Veterans of Simpson’s chef-patron Andreas Antona’s production line of top-notch cooks are spread far and wide.
Over the years he’s helped to develop some great culinary talents such as Glynn Purnell, Adam Bennett, Andy Waters, Matt Cheal and many others.
Among Andreas’s oldest protégées is Matt Davies, who worked for him first at the Plough & Harrow, when it was Birmingham’s brightest restaurant, and later at Simpson’s, when it was based in Kenilworth.
Now’s he’s group chief executive at The Lewis Partnership, a small group of restaurants, hotels and pubs in Staffordshire.
But he remains busy in the kitchen, heading the operation at the award-winning Moat House hotel in Acton Trussell and about to take over as chairman of the British Culinary Federation.
He invited me to the hotel which is centred around a 14th century moated manor house and – on a day when the M6 is behaving – is a 40-minute drive from the centre of Birmingham.
Big bold flavours based on classical cooking techniques brought up to date with judiciously-used contemporary touches were hallmarks throughout a £60 tasting menu.
A shot glass of crab bisque, topped with a tarragon foam, was a fine opening, with its deep seafood flavours tempered by the herb’s aniseed notes.
Next came a hearty but refined terrine of pork cheek and and ham hock, studded with baby leeks and enclosed in confit potatoes, enlivened with precisely-soused vegetables and splashes of tangy, sweet quince.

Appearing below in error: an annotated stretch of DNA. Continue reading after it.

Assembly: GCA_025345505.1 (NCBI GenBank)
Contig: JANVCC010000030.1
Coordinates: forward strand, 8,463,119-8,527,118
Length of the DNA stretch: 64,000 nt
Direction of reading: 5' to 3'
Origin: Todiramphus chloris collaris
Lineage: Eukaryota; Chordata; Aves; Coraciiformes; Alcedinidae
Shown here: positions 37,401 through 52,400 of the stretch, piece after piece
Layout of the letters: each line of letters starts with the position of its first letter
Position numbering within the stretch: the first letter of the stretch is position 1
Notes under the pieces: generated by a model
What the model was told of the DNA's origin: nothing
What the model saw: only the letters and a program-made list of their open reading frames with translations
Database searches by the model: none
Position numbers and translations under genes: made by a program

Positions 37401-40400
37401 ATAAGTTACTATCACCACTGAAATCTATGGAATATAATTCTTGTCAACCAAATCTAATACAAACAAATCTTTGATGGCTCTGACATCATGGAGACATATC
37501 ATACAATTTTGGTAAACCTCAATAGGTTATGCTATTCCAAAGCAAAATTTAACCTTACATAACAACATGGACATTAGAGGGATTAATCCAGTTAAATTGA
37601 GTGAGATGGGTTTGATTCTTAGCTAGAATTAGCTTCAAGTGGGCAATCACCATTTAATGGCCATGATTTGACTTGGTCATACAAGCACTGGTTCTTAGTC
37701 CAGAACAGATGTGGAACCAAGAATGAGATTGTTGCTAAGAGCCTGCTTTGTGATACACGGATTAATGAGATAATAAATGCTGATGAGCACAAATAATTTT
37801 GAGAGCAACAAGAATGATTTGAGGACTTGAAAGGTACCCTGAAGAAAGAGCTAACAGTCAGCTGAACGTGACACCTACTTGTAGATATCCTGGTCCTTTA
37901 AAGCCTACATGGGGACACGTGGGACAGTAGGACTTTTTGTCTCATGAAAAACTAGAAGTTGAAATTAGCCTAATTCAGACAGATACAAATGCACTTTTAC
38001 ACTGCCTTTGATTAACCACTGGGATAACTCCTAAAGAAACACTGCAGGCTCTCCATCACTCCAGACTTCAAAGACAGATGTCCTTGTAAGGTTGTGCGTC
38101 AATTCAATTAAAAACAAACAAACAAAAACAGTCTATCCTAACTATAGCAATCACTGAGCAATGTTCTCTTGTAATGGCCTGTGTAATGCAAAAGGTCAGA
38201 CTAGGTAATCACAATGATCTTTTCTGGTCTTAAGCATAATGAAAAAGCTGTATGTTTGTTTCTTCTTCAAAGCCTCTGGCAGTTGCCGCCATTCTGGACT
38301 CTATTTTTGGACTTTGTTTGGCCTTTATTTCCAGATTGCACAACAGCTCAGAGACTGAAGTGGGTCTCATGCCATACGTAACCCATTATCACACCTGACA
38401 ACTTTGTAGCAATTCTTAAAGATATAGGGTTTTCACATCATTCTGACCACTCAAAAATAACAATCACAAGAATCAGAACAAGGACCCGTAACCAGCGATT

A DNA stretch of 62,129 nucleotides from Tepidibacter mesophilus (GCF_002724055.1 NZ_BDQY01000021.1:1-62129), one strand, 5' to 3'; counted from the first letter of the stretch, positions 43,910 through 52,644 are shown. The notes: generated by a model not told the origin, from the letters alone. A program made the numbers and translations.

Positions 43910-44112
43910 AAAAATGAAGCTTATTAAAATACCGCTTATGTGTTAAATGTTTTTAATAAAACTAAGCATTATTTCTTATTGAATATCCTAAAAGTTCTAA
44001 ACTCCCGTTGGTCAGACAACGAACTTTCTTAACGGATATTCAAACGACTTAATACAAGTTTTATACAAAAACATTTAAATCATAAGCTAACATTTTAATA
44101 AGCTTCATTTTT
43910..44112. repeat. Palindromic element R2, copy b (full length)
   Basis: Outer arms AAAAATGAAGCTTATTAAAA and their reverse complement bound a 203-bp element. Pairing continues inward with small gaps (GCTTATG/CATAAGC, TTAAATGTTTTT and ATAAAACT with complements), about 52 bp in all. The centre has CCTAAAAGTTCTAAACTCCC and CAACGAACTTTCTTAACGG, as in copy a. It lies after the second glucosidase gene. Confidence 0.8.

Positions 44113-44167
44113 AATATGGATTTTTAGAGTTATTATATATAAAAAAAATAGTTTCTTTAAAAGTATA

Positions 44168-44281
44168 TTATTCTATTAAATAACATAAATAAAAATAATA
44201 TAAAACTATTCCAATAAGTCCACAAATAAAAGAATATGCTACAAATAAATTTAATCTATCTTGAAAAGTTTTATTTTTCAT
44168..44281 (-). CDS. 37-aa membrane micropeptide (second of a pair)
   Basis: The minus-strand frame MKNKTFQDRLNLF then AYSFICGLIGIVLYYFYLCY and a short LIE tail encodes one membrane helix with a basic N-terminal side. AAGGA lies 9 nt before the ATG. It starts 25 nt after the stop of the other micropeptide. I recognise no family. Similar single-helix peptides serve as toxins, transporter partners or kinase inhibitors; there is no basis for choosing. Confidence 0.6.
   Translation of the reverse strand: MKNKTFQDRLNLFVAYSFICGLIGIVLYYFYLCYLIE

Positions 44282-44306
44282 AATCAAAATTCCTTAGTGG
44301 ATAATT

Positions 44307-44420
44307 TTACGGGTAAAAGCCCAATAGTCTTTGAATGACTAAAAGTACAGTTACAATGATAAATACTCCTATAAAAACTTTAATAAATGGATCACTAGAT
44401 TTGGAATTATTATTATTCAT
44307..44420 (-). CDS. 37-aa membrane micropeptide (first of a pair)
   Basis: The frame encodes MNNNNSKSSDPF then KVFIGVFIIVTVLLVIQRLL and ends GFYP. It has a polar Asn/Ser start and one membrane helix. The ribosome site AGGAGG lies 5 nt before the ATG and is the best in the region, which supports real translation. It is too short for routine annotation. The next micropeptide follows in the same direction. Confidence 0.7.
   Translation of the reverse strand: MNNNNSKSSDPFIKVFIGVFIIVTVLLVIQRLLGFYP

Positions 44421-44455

Beautifully cooked scallops arrived with crisp Iberico ham, parsnip, fresh apple and apple jelly.
Then, for me, the star dish… and the simplest.
Mellow, soft goats’ curd came with smoked beets, beetroot panna cotta cut through with horseradish, wonderfully light and crunchy beetroot meringue and a scattering of pistachios.
Here was a course of fantastic contrasts of flavour and texture.
Loin of local red deer came next, cooked with enormous craft so that it was tender, pink and flavoursome.
Haggis had been freed from its skin, lightly fried and then loosened with rich, well-balanced venison stock.
Molasses cake added sweetness to the plate, pickled walnuts gave zip, wild garlic and nasturtium leaves offered peppery freshness and a deep jus brought everything together.
Pretty little lollipops reminiscent of the ice creams of my long-past childhood served as a pre-dessert.
The main, indulgent but grown-up, pudding was a skilfully done chocolate sphere with salted caramel, a banana sorbet and caramelised banana.
This was a menu that would leave, I think, even the hungriest and most fussy guest satisfied.
Service throughout was charming, efficient and informed.
The Moat House has 41 bedrooms that are well-appointed, well-equipped and set in charming land that includes a lake, stream and plenty of ducks.
A tranquil and picturesque stretch of canal forms one boundary.
There are facilities for weddings and conferences.
A bar occupies the original manor house and offers classy pub grub for those who wish a something less elevated than the restaurant menu.
Need to know
The tasting menu at the Orangery restaurant is £60.
The wine flight is £30.
Other menus, including an a la carte, are available.
Bed, dinner and breakfast deals are available.
Check out the bar menu for a cheaper exerience.
The Moat House
Lower Penkridge Road, Acton Trussell, Staffordshire ST17 0RJ.